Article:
Cardinal Bertone Discusses Pope's Priorities
Cardinal Bertone talked of the 'special relationship" Benedict XVI has with the Second Vatican Council calling him 'a great Pope of Vatican II.'
Cardinal Bertone spoke of his own role in the Vatican and the priorities of Benedict XVI's pontificate in an exclusive interview given Monday with the Catholic French television station KTO, on the occasion of the station's 10th anniversary.
In the interview conducted by Philippine de Saint-Pierre, the cardinal described Benedict XVI as a "man who listens," and said the Pope does all he can to "take the pulse of the Church."
He refuted comments made by Vatican observers that the Pope is too isolated, noting that the Holy Father meets regularly with all the heads of all the Vatican dicastries, and for the bishops' five-yearly "ad limina" meetings, he "gives to them all the time he can."
In describing the Pope's "style," the cardinal said that he is "the first who loves: The first who loves the Church, who loves the faithful of the universal Church. The first who serves the Church, who gives his life to the Church, day and night, through his work, through his prayer."
"He is also the first who builds unity in the Church," he added.
During the long interview, Cardinal Bertone talked of the "special relationship" Benedict XVI has with the Second Vatican Council, calling him "a great Pope of Vatican II": "It suffices to see the number of times he cites texts of the Council in his discourses, addresses, his encyclicals."
"He is one of finest connoisseurs of the Council," the cardinal added.
The Salesian cardinal noted that in the wake of Vatican II, where then Cardinal Joseph Ratzinger was an expert and enjoyed a certain "celebrity," he "saw certain abuses, certain dangers, and he emphasized above all the interpretation of the Council in terms of continuity, and not in terms of rupture with Tradition."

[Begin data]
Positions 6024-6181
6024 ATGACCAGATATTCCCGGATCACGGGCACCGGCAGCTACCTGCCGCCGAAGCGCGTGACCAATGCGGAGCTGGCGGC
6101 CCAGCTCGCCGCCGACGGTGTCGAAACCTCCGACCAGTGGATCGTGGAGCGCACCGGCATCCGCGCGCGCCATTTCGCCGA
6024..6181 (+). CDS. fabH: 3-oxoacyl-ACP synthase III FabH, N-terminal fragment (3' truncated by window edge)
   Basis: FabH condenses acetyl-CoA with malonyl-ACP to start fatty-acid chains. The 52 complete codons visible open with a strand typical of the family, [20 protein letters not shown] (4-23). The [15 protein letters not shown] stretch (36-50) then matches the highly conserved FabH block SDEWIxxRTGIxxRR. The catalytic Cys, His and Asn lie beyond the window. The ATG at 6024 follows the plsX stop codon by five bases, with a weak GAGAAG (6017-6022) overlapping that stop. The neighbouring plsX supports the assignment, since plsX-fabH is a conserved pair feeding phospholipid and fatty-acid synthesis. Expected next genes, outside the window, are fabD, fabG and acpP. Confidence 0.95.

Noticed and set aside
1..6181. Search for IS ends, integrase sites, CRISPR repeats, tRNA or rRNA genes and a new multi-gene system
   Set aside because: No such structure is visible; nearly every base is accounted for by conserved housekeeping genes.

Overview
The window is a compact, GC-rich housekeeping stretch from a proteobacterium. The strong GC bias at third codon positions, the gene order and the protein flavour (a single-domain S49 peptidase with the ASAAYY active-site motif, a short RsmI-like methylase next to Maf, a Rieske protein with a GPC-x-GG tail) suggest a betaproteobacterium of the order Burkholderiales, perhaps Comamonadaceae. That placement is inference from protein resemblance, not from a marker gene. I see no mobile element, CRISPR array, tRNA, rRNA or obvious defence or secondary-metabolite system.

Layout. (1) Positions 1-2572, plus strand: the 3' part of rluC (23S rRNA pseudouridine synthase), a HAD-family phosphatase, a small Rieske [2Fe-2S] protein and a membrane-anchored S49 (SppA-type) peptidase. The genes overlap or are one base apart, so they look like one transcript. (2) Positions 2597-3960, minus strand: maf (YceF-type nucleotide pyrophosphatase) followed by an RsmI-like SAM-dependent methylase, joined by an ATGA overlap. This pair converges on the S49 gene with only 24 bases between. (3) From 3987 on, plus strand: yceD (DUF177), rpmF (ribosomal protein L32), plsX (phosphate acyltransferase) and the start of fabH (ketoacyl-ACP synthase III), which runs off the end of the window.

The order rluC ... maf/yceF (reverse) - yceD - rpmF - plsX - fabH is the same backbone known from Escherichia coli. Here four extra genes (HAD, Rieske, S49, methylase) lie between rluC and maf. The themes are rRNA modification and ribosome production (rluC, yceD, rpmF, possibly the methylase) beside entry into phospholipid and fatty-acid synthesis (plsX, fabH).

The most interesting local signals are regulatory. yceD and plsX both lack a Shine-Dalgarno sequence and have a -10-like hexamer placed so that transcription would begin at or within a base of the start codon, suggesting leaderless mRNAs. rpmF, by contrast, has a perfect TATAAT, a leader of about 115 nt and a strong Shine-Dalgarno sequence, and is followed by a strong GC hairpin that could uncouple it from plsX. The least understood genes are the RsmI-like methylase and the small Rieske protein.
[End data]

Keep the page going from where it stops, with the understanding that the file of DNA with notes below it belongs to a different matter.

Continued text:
"This is an essential point," Cardinal Bertone said, who also discussed the Pope's decision to lift the excommunication of four bishops of the St. Pius X Society earlier this year.
The cardinal noted that Benedict XVI is very much aware of what is at stake with the situation of the St. Pius X Society: "One must remember that in 1998, he maintained the relationship and conducted the dialogue with Archbishop Lefebvre and his team, at the request of John Paul II."
Cardinal Bertone explained one reason why Benedict XVI is reaching out to the traditionally minded society is because "Tradition is part of the Church, it's a patrimony that we should know and value, and not simply leave to one side or in the library."
Another reason, he continued, has to do with one of the Pope's "fundamental concerns," which is unity.
In the interview, Cardinal Bertone addressed other important challenges facing the pontificate of Benedict XVI, such as ecumenical dialogue, in particular with the Orthodox Churches, as well as relations with Jews and with Islam.
Benedict XVI is a "figure very much esteemed as a great theologian" in these conversations, noted Cardinal Bertone.
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